I live on Long Island. I'm Jewish. And I have breasts. Thank God I don't have breast cancer (kenahora – in Yiddish: “without jinxing myself”), but it hardly matters. With so many dear friends living under the black cloud of cancer, I feel their pain. And while I know I don't feel the same pain of actually having cancer, the pain I feel going through this nightmare with close friends can, most times, be as debilitating, agonizing, and just plain sucky.
Which (finally) brings me to the point of this blog: What, exactly, can the non-cancer friend possibly do to help a friend with cancer? Seriously, there's nothing worse than feeling totally helpless when all you want to do is help.
When Shari got breast cancer – and years before, when Poker Pal Lisa got it – there was a rush by the rest of us Poker Pals to help out in any way possible. Can we watch your kids while you're at the doctor? Can we drive you to chemo? Can we bring you food? (Remember – we're Jewish.)
What can we DO? we begged them. Anything! Tell us anything! Anything that would make us feel less helpless.
But between husbands and in-laws, relatives and even closer friends, we were (I was) never really given a task that I felt was helpful enough.
Pick up detergent at Costco? Big deal, I thought. Call to cancel a manicure appointment? Ugh. Come on – give me something important to do! Order dinner from La Scalla? Whatever. Fill the car up with gas? Small potatoes. Drive the kids home from Hebrew School? Okay...then what? If you're someone who has a close friend with breast cancer, then you know how useless I felt running such mundane, ordinary errands.
It took me a long time to learn that the Costco runs for Kirkland stuff and the phone calls to Blossom Nails were truly a huge help to my friends. And honestly, what was I thinking I could do to help anyway? Find a cure? Perform surgery? Administer chemo?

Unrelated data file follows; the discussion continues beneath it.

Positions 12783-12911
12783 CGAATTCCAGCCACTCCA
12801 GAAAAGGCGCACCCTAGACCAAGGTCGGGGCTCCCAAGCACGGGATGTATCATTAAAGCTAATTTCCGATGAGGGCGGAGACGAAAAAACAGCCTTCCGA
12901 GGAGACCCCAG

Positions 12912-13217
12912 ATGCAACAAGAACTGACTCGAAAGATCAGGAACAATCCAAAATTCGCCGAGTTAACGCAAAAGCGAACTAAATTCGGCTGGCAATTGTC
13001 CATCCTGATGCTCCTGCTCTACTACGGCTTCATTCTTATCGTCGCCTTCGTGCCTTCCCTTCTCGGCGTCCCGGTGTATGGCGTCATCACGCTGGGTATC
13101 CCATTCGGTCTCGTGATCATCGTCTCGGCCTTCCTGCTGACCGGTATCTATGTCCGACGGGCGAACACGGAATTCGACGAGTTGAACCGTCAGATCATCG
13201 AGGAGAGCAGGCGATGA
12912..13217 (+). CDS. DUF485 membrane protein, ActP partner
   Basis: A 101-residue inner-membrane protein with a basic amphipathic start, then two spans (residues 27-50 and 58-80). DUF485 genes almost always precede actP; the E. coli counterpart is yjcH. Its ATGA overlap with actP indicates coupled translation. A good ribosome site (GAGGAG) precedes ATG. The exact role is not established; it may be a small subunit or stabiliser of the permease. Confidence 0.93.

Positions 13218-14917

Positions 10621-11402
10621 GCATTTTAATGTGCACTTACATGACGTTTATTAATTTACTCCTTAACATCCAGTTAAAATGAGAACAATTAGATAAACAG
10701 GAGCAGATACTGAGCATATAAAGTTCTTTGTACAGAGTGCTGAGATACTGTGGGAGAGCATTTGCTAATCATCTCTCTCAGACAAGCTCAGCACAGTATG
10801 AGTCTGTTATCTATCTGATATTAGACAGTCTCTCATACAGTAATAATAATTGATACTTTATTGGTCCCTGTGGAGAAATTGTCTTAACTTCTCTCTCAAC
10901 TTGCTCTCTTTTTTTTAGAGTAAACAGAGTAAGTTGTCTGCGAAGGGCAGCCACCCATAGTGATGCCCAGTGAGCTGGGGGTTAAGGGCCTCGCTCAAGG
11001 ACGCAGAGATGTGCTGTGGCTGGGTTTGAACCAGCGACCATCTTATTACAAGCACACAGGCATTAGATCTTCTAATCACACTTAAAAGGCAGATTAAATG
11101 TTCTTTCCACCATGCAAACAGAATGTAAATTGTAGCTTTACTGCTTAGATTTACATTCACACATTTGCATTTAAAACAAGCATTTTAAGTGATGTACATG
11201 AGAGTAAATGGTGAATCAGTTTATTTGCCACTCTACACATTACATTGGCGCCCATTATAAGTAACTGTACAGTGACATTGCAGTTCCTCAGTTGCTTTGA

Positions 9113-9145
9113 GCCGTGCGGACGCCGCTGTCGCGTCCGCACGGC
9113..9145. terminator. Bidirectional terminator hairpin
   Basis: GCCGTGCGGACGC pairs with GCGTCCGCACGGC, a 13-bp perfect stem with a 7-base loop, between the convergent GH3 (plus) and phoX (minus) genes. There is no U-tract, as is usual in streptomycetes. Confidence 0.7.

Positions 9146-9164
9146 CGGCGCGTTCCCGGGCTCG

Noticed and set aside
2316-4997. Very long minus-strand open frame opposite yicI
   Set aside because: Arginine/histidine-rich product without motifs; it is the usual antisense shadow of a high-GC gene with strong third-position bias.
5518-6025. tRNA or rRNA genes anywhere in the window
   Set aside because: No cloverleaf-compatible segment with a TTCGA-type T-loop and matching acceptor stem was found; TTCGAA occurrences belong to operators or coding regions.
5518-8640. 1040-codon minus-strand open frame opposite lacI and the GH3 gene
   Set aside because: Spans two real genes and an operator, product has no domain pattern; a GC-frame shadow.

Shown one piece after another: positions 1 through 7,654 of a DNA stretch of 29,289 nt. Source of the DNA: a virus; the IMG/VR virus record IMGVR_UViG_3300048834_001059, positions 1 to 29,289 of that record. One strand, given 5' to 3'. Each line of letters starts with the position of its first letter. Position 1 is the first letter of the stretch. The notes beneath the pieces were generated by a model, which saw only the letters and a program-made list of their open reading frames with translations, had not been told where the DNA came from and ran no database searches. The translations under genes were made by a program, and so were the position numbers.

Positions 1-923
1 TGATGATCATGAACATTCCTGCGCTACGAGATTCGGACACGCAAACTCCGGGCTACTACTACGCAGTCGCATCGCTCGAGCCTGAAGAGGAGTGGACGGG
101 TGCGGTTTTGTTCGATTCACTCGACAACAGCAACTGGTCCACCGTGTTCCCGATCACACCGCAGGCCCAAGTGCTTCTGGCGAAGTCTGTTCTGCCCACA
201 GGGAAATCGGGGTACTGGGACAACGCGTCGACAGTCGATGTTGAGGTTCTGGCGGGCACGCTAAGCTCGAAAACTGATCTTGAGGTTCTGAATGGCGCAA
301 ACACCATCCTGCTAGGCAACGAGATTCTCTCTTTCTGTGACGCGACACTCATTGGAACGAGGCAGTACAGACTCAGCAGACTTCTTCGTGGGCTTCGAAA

One afternoon, I discovered one way I, in the role of friend, could be most helpful. It was the day I went with one of my friends wig shopping. (I'm gonna respect her privacy here.) I was so glad to finally have something monumental I could help with: Picking out the hair she would have for the next 10 months or so? Yes! This was serious business! This would be a HUGE help! Count me in!
What happened was that as soon as we stepped into the wig store and began modeling wigs for each other, all seriousness and decorum went out the door. I had been so focused on the fact that I was “stepping up” and “helping with the serious stuff,” I was totally unprepared for how much we laughed that day while trying on the most insanely UGLY and OUTRAGEOUS wigs! But I know for a fact we had never – in the two decades of our friendship - laughed harder together. “Do you need eyebrows?” the saleswoman asked us. “Because I get you best eyebrows!”
(I had to sit at that point because, I swear, I nearly peed myself right there.)
Anyway, once I stopped laughing, that's when it hit me: just hanging out and having fun with my friend was monumental. Forget that we were shopping for wigs (and eyebrows!) because she would soon lose all her hair to chemo, being responsible for making us laugh 'till we peed in our pants was helping! Acting like two silly teenagers was just such a “normal” thing to do.
And “normal” can sometimes be just what the oncologist ordered.